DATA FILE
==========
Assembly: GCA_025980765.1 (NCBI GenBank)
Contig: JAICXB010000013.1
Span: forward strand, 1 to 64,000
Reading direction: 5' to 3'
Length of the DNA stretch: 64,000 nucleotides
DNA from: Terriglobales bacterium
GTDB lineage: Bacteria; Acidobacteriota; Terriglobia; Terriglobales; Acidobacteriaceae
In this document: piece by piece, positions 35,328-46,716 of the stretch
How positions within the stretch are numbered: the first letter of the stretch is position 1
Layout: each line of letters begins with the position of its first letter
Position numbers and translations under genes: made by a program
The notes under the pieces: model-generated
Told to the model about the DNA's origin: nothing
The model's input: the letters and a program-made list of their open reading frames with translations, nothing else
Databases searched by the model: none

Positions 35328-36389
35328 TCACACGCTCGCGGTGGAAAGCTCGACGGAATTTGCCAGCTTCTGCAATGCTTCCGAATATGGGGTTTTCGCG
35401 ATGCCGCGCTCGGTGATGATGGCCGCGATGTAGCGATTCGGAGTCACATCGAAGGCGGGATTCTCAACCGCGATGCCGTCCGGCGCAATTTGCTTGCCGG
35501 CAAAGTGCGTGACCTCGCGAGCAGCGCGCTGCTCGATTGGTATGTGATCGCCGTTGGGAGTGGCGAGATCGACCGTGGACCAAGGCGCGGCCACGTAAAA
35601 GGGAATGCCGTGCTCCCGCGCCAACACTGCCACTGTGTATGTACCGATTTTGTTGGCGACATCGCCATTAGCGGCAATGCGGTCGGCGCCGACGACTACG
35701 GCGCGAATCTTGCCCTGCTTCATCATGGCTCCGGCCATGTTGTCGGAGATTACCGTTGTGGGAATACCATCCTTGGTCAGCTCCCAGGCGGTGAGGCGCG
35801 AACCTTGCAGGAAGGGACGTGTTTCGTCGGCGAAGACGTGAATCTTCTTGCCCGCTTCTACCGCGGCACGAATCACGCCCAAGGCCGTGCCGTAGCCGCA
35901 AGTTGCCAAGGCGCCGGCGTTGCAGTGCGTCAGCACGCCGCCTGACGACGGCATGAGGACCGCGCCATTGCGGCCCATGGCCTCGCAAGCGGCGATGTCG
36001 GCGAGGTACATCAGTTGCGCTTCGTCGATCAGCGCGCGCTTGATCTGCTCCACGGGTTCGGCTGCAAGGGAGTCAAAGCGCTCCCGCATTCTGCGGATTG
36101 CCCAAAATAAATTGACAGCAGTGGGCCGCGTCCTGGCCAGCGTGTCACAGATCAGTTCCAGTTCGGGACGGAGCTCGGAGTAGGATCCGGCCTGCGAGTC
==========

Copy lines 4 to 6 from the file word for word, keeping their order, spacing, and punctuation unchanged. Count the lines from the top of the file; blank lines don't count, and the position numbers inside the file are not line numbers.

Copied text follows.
Reading direction: 5' to 3'
Length of the DNA stretch: 64,000 nucleotides
DNA from: Terriglobales bacterium